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Human Rights Day car caravan rolls through Minneapolis

By Wyatt Miller

Minneapolis, MN – Nearly 100 cars stretched for over a half mile, honking horns in unison and shouting protest chants from rolled-down windows as they slowly drove through the Cedar-Riverside and Seward neighborhoods on December 12. The occasion was Human Rights Day, with car-caravanning protesters demanding respect for human rights at home and abroad from the U.S. government.

The action was organized by the Minnesota Anti-War Committee (AWC), which has held annual Human Rights Day events for decades. This year it took place during a dramatic spike in infections of the COVID-19 pandemic. A short-range FM radio broadcast allowed participants to listen to the program and honk along with protest chants from the safety of their cars.

Misty Rowan spoke on behalf of the AWC. “I know that we are all ready to leave 2020 behind, but let’s not pretend that our current predicament is some kind of fluke, or random bad luck. Our leaders are bought and paid for by the 1%, and our communities are left without resources or recourse in the face of injustice. It is up to us, regardless of who is president, to continue to struggle for better conditions for all.”

“The truth is, the U.S. is shit when it comes to human rights,” Rowan continued. “It’s hard to believe that some people can still uphold a version of this country as the ‘leaders of the free world’ when we don’t even have basic health care in this country.”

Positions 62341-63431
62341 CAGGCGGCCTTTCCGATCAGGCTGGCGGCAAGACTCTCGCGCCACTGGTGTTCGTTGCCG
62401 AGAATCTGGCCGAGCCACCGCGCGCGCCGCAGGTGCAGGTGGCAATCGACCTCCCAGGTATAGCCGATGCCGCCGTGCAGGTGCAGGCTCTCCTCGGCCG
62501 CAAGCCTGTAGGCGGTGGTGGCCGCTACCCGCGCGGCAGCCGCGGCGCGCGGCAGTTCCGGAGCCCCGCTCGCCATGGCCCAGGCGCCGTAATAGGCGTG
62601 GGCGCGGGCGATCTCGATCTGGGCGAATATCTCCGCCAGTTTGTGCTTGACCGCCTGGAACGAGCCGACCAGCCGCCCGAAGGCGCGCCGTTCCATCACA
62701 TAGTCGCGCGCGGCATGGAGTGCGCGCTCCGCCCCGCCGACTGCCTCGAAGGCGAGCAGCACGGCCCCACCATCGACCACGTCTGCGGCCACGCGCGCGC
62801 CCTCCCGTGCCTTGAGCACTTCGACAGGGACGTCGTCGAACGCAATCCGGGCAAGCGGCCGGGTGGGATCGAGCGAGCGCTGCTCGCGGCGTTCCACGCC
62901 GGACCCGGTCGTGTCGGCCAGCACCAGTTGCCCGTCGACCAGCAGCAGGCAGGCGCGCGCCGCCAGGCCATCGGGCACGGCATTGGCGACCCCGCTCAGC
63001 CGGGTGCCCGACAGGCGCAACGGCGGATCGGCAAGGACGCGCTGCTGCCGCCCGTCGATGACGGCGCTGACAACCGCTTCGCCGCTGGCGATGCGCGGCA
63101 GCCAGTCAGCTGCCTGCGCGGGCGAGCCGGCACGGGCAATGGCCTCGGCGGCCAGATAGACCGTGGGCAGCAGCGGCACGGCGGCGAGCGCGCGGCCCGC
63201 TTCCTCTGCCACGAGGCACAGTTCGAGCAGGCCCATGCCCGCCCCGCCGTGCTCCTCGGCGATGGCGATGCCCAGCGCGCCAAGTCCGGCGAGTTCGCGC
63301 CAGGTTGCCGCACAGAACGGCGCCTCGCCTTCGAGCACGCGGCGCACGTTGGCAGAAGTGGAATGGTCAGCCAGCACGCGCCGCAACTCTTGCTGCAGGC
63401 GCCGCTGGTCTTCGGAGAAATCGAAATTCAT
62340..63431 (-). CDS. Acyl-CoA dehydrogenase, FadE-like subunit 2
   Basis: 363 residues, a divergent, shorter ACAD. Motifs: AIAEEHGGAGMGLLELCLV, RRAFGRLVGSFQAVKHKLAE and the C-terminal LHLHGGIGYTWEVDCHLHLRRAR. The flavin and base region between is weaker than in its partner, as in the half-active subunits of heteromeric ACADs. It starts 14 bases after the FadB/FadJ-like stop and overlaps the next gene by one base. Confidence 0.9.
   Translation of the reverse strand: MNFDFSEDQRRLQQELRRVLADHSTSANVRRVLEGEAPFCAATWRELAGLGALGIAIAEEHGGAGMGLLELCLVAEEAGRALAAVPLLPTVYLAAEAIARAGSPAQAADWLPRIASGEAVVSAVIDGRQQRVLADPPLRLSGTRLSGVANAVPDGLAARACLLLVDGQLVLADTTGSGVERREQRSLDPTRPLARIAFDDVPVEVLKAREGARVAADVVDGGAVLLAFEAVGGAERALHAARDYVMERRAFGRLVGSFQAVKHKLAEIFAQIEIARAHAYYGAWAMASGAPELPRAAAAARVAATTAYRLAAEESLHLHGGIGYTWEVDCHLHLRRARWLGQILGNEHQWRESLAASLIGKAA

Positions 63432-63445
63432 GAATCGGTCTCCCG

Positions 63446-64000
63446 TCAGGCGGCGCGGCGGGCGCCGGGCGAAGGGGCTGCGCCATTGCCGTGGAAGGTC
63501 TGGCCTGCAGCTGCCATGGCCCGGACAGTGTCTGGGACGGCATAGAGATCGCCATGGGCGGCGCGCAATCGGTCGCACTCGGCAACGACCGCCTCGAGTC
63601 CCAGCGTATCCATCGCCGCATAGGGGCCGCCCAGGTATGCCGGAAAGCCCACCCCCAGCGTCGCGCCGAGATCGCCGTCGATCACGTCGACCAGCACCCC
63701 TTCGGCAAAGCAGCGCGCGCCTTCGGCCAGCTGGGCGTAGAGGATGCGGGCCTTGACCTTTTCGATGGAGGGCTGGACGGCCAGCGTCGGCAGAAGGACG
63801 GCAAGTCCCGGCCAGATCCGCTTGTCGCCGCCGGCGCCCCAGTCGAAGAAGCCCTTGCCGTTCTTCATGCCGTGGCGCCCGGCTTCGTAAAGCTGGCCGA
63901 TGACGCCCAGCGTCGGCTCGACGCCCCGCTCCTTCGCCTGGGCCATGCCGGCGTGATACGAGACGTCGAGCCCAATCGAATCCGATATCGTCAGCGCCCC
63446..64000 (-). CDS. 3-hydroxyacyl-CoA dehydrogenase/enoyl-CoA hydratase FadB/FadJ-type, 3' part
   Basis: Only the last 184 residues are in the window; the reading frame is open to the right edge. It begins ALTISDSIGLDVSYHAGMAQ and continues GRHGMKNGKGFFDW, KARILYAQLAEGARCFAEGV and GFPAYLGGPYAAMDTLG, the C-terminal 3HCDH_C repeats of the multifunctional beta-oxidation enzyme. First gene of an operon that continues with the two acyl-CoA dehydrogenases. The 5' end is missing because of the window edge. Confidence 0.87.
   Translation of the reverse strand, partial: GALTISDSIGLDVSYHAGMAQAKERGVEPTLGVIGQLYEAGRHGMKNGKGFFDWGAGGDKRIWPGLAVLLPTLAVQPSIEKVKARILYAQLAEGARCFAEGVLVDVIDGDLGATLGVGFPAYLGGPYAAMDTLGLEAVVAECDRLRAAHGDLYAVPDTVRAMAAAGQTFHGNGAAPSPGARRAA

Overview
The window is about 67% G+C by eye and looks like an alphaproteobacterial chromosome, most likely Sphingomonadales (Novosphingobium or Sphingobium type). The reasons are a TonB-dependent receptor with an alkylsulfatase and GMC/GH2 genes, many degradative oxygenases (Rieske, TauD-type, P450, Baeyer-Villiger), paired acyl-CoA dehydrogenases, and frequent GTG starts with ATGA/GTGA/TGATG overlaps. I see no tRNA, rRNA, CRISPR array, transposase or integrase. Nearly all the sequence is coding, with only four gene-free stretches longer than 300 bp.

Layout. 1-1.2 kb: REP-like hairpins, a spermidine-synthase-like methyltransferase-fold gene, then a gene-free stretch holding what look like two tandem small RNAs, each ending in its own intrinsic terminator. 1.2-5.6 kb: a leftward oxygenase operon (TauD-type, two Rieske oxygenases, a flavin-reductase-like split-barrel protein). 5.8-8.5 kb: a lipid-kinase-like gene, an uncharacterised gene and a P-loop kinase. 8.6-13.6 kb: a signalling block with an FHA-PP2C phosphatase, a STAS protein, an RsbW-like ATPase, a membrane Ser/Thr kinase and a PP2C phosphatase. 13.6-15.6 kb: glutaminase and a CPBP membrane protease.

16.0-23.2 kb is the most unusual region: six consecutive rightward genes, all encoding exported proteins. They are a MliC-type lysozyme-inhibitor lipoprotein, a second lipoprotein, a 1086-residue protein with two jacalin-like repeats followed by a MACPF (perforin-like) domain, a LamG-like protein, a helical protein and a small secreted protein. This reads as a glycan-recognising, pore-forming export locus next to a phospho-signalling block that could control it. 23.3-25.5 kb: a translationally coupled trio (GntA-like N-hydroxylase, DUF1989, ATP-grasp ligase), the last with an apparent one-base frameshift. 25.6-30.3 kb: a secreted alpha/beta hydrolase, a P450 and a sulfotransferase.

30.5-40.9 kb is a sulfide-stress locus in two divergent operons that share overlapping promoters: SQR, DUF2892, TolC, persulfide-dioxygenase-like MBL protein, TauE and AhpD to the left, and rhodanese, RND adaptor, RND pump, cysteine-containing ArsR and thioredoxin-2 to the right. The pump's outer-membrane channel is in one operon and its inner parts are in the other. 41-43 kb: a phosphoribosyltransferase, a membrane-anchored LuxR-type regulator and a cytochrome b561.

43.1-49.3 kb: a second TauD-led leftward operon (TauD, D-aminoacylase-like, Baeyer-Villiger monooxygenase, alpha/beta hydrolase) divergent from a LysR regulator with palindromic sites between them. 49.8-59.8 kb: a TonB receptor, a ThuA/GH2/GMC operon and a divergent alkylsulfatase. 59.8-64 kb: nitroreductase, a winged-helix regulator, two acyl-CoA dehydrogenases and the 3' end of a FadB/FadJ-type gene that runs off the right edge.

The car caravan started at May Day Plaza, which one month earlier, on November 4, was the starting point of a large Black Lives Matter protest at which over 646 protesters were kettled by police for hours on Interstate 94 before being mass-arrested.

One of those arrestees, Jae Yates of Twin Cities Coalition for Justice 4 Jamar (TCC4J), connected the mass arrests to the struggle for human rights, demanding charges dropped and “a future where we don’t have to worry about being murdered by police.”

Yates added, “That’s a future where the absolutely insane amount of money spent on kettling us on a highway – that we were already going to leave within five minutes – can go to actual programs that help people. It can go to giving people houses. For free! It’s a human right! People deserve to have homes. People deserve to have healthcare. This shouldn’t be a debate anymore.”

Speakers connected other movement issues to human rights as well. “Climate justice runs through all kinds of different struggles,” said Austin Dewey of the Climate Justice Committee (CJC). “The global climate crisis is an existential threat to us as individuals, as a community, and as a species. Both the Democrats and Republicans want to shift blame for this climate crisis onto anyone and anything but the system that created this mess. Rather than shifting blame, we need to start here at home.”

In addition to AWC, TCC4J and CJC, participating organizations included the Minnesota Immigrant Rights Action Committee, Students for a Democratic Society at UMN, Women Against Military Madness, Minnesota Peace Action Coalition and the local Veterans for Peace chapter. Demands included stopping U.S. wars, especially recent U.S. aggression on Iran; an end to U.S. aid to Israel; legalization for all people in the U.S. regardless of immigration status; community control over police, and respect for environmental and treaty rights as human rights.

The AWC will next be holding an online book club discussing The Hundred Years' War on Palestine: A History of Settler Colonial Conquest and Resistance by Rashid Khalidi, on January 14, 2021 at 7 p.m.

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